Talent Agents, Agency & Casting Director Contacts

The lack of consistency for a valid contact address leaves the actor — who is wisely doing land-based mailings — with a problem. How best to keep GPS-like watch with the entertainment nomads? There are only two reasonably assured address accurate outlets for actors.

If you rely on ‘audition boards’ and ‘actor-friendly-sites-for-a-fee’ via the Internet for finding the current addresses of talent agencies and/or casting offices you’re wasting valuable time.

If you’re purchasing books on the entertainment industry that claim to have the most up-to-date contact information on agents and/or casting directors just how up-to-date can those entries be when the publish date on the cover page is a year or more past?

Agents, casting and other entertainment professionals are just like actors when it comes to maintaining permanence of brick-n-mortar placement. The cardboard boxes for moving are always close at hand. An address for an agency or casting office that was valid yesterday is often vacant or occupied by another entity tomorrow. Why? Several reasons, two of which include:

1. Real Estate is Expensive

Payouts in entertainment are often cheap to non-existent. Agencies and casting (unless they are cash-rich corporations) routinely move from one office to another in order to survive financially. When rents go up the name plate on the talent reps’ or casting directors’ door comes down and is soon placed upon an entry at a more wallet accommodating abode.

2. Film & TV Casting are Nomadic

There are only a handful of screen casting directors that have a permanent, non-home, office for which they are responsible for the rent. Most film & TV casting directors are freelancers who work from whatever four-walled and worn industrial gray carpeted cubicle the production company provides. Once the production wraps, the casting director picks up their lap-top and toys and moves on. The next tenant (often a civilian based business) is left wondering why they are getting, daily, actor headshots via land-mail.

The lack of consistency for a valid contact address leaves the actor — who is wisely doing land-based mailings — with a problem. How best to keep GPS-like watch with the entertainment nomads? There are only two reasonably assured address accurate outlets for actors. The Call Sheet (formerly known as The Ross Reports) and Actors Access (Breakdown Services) which is the beter of the two..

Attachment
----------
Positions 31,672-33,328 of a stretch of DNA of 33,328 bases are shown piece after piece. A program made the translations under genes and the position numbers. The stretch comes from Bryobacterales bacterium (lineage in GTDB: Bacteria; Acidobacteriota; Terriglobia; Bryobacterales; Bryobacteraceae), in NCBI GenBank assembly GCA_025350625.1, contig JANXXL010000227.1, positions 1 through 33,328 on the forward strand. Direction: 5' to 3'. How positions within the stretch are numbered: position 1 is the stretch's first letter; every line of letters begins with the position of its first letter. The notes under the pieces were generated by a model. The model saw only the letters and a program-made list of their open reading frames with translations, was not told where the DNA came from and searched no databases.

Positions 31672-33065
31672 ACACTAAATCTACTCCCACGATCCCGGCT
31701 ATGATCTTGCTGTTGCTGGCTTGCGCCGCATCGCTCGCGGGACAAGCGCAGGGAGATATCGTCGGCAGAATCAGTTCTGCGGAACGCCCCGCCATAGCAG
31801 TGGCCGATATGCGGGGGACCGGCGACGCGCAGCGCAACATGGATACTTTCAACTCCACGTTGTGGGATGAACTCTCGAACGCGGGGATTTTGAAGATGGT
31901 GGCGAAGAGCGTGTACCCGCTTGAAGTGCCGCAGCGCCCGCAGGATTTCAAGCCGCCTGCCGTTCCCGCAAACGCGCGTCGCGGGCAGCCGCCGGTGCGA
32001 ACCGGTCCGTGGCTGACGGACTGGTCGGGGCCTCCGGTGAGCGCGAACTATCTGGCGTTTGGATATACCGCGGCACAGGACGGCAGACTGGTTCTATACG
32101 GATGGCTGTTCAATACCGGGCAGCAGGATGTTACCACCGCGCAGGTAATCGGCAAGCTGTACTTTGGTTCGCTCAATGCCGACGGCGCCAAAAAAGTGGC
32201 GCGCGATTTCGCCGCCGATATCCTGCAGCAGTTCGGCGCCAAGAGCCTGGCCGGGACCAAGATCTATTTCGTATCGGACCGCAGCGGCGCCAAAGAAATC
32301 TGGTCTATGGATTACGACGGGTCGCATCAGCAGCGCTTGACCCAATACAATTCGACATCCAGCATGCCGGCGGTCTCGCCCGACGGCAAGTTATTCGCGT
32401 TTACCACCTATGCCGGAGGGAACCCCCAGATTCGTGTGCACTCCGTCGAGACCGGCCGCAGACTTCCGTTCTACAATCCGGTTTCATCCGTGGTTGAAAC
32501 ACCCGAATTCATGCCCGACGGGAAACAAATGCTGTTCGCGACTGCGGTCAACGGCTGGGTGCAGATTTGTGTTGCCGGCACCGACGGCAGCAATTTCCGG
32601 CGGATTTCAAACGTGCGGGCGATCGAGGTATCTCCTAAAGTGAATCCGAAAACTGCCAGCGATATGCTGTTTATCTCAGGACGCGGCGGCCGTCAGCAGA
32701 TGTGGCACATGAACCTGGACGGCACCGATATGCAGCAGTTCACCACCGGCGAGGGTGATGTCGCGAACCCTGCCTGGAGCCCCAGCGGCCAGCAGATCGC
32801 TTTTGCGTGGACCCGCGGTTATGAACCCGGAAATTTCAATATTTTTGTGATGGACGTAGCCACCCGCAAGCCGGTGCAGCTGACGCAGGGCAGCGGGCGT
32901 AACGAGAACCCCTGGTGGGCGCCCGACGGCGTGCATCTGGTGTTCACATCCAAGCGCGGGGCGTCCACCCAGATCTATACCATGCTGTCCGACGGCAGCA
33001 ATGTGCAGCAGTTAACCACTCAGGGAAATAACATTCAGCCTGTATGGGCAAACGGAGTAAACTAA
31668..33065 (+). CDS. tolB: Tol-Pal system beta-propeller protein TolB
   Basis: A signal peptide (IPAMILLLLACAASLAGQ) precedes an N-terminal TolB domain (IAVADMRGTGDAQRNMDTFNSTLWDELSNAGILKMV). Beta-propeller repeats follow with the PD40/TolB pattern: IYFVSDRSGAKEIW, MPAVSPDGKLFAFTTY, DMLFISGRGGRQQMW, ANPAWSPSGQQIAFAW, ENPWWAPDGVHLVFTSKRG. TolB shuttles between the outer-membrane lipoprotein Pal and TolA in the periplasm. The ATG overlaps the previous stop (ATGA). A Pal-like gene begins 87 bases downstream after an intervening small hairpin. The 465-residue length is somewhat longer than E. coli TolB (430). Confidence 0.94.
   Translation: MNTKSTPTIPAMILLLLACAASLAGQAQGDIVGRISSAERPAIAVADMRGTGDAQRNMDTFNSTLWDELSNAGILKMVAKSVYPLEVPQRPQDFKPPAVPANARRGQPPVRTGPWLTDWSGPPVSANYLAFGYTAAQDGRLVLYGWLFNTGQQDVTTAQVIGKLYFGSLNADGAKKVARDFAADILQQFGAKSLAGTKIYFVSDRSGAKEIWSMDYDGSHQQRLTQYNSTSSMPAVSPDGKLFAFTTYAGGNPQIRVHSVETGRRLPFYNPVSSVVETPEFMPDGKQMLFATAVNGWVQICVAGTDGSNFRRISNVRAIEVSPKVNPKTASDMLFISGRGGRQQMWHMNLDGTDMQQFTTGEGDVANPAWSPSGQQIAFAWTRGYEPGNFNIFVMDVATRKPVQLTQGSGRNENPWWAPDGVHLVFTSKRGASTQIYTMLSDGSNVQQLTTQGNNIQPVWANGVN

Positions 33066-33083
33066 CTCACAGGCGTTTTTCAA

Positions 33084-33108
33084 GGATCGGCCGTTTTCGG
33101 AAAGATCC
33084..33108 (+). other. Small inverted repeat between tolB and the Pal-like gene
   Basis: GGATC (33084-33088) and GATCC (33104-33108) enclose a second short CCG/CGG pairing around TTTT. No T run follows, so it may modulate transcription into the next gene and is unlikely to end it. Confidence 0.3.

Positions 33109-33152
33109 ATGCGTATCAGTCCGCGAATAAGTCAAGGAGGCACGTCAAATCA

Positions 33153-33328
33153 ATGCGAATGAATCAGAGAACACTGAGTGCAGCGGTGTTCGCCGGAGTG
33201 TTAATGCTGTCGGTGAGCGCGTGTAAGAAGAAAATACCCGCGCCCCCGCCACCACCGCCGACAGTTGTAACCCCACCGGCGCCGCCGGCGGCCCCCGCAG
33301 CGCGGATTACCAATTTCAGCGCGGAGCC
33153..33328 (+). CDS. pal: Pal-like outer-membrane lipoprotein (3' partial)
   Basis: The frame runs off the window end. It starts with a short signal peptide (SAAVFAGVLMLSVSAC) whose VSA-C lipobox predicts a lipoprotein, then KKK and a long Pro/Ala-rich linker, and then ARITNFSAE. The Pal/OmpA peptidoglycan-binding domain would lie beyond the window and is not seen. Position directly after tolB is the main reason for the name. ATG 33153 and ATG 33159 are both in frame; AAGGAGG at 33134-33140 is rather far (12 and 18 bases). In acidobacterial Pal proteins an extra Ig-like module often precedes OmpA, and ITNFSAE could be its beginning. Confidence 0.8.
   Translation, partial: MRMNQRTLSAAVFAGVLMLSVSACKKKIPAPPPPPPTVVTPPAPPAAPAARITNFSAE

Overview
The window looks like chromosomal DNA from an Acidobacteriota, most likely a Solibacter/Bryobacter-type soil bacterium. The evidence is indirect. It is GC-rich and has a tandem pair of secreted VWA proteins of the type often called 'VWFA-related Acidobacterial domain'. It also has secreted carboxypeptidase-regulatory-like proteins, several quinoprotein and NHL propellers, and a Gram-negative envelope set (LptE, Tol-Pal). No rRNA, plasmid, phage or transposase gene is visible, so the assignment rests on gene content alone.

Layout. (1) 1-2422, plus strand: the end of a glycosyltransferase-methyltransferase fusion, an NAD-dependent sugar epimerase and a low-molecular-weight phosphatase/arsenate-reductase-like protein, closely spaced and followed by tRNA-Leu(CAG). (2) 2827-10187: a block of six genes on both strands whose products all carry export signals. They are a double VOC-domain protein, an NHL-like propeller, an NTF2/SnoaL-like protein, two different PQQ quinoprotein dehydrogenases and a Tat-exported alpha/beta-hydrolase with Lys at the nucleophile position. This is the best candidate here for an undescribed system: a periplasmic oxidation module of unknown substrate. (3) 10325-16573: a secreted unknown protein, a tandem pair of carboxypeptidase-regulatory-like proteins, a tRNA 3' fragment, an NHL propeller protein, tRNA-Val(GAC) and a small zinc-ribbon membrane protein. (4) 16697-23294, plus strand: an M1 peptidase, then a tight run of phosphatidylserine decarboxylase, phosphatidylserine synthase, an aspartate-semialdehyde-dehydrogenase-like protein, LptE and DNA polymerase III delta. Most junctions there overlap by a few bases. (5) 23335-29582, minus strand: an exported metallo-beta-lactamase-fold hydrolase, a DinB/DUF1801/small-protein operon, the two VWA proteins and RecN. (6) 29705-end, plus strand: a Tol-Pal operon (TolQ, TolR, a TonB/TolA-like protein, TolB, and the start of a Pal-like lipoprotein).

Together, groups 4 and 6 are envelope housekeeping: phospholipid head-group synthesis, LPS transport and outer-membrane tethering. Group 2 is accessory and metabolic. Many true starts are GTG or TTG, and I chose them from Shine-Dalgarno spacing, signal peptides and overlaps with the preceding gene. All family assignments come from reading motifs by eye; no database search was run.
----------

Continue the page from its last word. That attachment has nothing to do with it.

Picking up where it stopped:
Both contact information for talent agents and casting directors are released several times, in both print, online, and app versions, throughout the year. Prior to each publication a representative from either publisher of talent agent and casting director registries seek address corrections and staff updates- contacting the agents and casting directors listed on their pages. Actor-friendly web sites, pre-printed mailing label sellers and other ‘resources’ rip this information from these resources and then re-sell at a mark-up to actors. Actors are paying others – often other actors – for ‘used goods’ that are continually flawed. Most of these re-sellers never update and/or make corrections. Like lazy actors who never bother to update their own mailing lists, the re-sellers put to print information gathered once and then re-sell it many times over.

How do I know this? Because my office still receives mail (often on pre-printed labels) to the long ago abandoned addresses.

Re-sellers of agent and casting director addresses aggravate an actor’s quest for correct contact further by often limiting the geography of the talent markets. If an actor wants contact information for agents and casting directors on both coasts they must be purchased separately. The re-sellers also sometimes force the actor to purchase separately contacts for agents and contacts for casting. Actors are paying out lots of money for outdated information.

Whereas with The Call Sheet, the actor gets every franchised agent and casting director across the country. That’s IF an agency, agent or casting office wishes to be listed. Most do as a professional courtesy to the industry.

Keep current your contacts. Avoid re-sellers. It’s your career. Your business. You can either run it like a Fortune 500 company or piddle away like a forgotten mom-n-pop convenience store. You’re the one who is in charge. Do something.

My Best,

AMIYB_AmazonRead advice from legendary talent agents,
plus Hollywood & Broadway actors in Paul Russell’s Best-Selling Book ACTING: Make It Your Business!

Paul Russell’s career as a casting director, director, acting teacher and former actor has spanned nearly thirty years. He has worked on projects for major film studios, television networks, and Broadway. Paul has taught the business of acting and audition technique at NYU and has spoken at universities including Yale, Temple and the University of the Arts. He writes a column for Back Stage and is the author of ACTING: Make It Your Business – How to Avoid Mistakes and Achieve Success as a Working Actor. For more information, please visit www.PaulRussell.net.


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